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Monday, January 10, 2005

the crash

One of the jobs we had to do in the diving business was regrettably not a very easy task, we were often called upon to look for bodies in plane and helicopter crashes at sea. I remember one such job I was assigned to when I was 18 yrs old was to help a crew search for a downed helicopter. It had clipped it's tail rotor on the edge of the landing pad where it was taking off from an offshore platform and crashed into the sea. It was in an area just south of the Mississippi river where the underwater current moved swiftly and the water was very muddy making it very difficult for the divers to do their job. Here is a picture of a platform, notice the helicopter deck at the very top edge.

The pilot and front seat passenger were able to get out and swim to safety when it hit the water but the two men in back went to the bottom apparently unable to get free of their seatbelts as we were soon to find out. We spent almost a week on the site sending divers down around the clock doing search patterns in a circle surrounding the platform in fairly deep water until we located the wreckage. It had been rolled along the sea floor by the strong underwater currents and was almost 400 ft away from where it had crashed. When you can't see your hand in front of your face because the water is so muddy that is a long ways off. We were on board a 200 ft long ocean-going work boat tied along side the platform where we had all of our diving equipment on board, here is a picture showing just the front half of a similar vessel.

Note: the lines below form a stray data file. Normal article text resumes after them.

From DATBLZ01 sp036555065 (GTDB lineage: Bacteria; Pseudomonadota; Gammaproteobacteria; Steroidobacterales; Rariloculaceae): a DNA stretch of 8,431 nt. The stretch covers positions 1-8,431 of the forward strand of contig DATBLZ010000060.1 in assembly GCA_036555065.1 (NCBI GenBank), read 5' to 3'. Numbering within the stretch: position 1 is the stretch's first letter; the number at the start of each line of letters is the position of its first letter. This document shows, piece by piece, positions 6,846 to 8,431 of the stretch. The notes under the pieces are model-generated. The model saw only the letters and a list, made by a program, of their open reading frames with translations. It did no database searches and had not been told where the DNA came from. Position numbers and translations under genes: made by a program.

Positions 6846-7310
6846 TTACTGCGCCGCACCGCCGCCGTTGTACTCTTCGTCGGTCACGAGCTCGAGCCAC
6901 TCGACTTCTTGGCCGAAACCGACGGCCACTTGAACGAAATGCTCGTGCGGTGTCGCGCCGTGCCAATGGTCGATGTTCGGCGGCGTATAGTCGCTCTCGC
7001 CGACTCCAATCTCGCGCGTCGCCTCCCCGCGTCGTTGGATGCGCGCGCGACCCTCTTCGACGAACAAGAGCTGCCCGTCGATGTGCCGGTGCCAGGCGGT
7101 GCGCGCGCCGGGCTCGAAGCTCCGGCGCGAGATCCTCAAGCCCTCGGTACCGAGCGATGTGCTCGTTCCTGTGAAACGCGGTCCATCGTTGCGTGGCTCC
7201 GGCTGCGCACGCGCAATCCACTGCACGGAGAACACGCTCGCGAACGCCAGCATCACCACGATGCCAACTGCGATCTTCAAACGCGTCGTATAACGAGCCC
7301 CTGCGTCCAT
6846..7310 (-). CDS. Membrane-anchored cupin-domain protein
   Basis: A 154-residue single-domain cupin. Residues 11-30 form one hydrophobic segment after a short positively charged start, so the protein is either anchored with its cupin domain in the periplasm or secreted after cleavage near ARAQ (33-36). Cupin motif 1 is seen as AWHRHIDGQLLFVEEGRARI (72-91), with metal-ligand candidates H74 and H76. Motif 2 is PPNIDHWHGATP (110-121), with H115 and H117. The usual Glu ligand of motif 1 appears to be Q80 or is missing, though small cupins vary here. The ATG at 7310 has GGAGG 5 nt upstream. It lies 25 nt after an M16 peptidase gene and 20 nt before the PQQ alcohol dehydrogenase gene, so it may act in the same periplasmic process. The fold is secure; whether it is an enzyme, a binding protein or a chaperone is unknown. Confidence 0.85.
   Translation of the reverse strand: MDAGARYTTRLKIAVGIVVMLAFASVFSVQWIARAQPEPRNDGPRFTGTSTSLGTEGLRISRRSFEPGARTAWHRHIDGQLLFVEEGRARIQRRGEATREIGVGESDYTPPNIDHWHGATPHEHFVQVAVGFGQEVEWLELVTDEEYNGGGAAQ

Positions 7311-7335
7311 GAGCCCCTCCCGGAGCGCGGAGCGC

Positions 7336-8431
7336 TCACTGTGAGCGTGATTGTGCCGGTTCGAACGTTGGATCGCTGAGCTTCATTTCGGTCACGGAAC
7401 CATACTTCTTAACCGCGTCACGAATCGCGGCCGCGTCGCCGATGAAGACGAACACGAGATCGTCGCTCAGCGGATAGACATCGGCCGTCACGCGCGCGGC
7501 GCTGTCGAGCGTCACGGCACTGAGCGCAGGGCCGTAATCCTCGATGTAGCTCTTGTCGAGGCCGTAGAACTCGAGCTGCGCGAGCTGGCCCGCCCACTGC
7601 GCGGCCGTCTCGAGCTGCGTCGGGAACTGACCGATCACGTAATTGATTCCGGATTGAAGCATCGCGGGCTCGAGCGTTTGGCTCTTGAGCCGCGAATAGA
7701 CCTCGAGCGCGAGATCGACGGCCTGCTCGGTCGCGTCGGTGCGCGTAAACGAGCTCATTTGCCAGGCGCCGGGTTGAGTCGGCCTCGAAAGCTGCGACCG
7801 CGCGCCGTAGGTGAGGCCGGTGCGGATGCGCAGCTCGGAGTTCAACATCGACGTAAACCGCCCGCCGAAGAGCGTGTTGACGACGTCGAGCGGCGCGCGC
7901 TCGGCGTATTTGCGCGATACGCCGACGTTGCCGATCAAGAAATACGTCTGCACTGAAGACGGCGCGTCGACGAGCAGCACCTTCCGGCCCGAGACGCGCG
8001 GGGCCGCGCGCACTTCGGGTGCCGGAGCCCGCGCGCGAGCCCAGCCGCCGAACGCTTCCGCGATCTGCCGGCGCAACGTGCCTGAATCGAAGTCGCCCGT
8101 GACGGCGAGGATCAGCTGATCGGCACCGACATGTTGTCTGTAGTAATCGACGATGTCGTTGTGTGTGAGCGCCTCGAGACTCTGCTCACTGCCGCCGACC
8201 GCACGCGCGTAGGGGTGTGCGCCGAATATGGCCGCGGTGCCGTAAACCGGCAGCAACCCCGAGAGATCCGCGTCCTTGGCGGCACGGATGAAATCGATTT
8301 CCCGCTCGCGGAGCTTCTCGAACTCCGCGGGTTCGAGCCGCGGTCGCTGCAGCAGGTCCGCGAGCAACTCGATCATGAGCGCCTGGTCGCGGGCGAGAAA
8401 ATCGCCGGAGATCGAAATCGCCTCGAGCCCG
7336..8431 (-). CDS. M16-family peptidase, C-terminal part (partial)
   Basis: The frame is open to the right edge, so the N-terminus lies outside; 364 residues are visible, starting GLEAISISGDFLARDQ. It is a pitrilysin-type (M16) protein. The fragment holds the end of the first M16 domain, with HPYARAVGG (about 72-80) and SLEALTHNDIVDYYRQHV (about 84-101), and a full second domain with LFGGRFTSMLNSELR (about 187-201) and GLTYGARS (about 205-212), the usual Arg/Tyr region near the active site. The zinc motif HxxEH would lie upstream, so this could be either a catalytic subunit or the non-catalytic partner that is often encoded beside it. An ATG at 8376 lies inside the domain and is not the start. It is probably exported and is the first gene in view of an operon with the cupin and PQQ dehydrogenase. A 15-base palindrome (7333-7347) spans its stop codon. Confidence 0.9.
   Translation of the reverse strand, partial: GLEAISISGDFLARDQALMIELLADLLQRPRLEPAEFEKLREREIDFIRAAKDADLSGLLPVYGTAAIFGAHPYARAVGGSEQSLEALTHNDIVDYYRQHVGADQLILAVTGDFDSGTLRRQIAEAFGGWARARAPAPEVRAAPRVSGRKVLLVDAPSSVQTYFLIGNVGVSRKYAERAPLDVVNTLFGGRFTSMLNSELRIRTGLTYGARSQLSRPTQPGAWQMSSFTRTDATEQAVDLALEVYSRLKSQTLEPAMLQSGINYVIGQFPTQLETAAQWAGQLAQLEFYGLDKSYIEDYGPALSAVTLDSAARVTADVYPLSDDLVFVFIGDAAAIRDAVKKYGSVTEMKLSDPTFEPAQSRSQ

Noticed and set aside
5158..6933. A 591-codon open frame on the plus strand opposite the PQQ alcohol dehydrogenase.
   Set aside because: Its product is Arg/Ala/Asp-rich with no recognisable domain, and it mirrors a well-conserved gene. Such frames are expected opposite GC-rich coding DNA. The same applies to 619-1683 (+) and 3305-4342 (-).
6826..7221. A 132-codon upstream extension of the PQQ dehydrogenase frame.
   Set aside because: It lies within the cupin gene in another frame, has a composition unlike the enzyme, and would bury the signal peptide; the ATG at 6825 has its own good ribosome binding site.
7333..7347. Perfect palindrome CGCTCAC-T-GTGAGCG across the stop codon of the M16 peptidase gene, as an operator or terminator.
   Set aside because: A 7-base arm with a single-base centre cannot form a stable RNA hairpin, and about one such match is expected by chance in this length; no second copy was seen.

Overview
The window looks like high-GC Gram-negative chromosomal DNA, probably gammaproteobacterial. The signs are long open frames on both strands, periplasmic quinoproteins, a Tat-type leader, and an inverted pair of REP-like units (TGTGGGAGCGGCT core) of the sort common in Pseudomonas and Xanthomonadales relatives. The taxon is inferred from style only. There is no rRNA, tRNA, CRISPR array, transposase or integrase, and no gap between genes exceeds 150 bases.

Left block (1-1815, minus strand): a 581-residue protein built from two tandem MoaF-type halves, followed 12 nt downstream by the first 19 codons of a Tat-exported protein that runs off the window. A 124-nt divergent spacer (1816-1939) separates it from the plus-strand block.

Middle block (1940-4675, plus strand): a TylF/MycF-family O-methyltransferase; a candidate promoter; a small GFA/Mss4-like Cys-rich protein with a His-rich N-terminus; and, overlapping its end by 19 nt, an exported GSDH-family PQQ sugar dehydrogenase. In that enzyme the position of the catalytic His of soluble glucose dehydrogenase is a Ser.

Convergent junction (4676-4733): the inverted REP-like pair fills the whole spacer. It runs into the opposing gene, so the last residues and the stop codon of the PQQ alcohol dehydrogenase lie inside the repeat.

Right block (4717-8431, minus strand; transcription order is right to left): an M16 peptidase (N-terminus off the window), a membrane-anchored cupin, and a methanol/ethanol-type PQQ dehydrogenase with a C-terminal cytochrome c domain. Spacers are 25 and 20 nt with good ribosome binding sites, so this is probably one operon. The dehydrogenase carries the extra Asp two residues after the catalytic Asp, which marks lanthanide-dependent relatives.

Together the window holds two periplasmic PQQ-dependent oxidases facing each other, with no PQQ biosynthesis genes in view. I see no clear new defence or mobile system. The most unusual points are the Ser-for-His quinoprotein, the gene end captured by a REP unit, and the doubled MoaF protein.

Thankfully the weather was decent at the time and it was nice to be on deck with the sun shining and the seas calm, perfect for shorts and sneakers. One very odd thing was the sighting of a waterspout, a tornado at sea not more than a mile away from us. Really strange and I understand fairly rare occurence. It was quite beautiful actually with the sky so clear and only a dark patch of clouds over the spout itself. We watched it churning up the sea throwing huge quantities of water into the air as it moved off away from us. Simply amazing. A remarkable thing about offshore is if there is a strong breeze blowing it will blow very steady and not gusty at all. You can actually lean your weight into a strong breeze and depend on it to hold you up.

After nearly a week of around the clock diving, we finally located the chopper upside down on the bottom. We were sent to recover both the the chopper and the bodies, but they decided to bring only the bodies on board and set a buoy on a cable to the chopper for later pickup with another vessel. I was unfortunate enough to be on duty when the first body was hauled in and I had to help pull him over the rail and get him on deck. I really don't want to describe how the man looked after small fish had been eating on him for the past 4 or 5 days, lets just say it was quite horrible. We then tried to put him in a body bag but that was not easy as rigormortis had set in and the man was in a seated position with his knees up, like he was still strapped in to the chopper seat. That was one of the most life changing experiences I have ever had, and I would learn that working offshore could be quite deadly in the years ahead of me. Including several close friends being killed on the job, but, I will tell you about those later.

So for now, keep tha faith people and tell me how lousy you guys are doing on your New Year resolutions!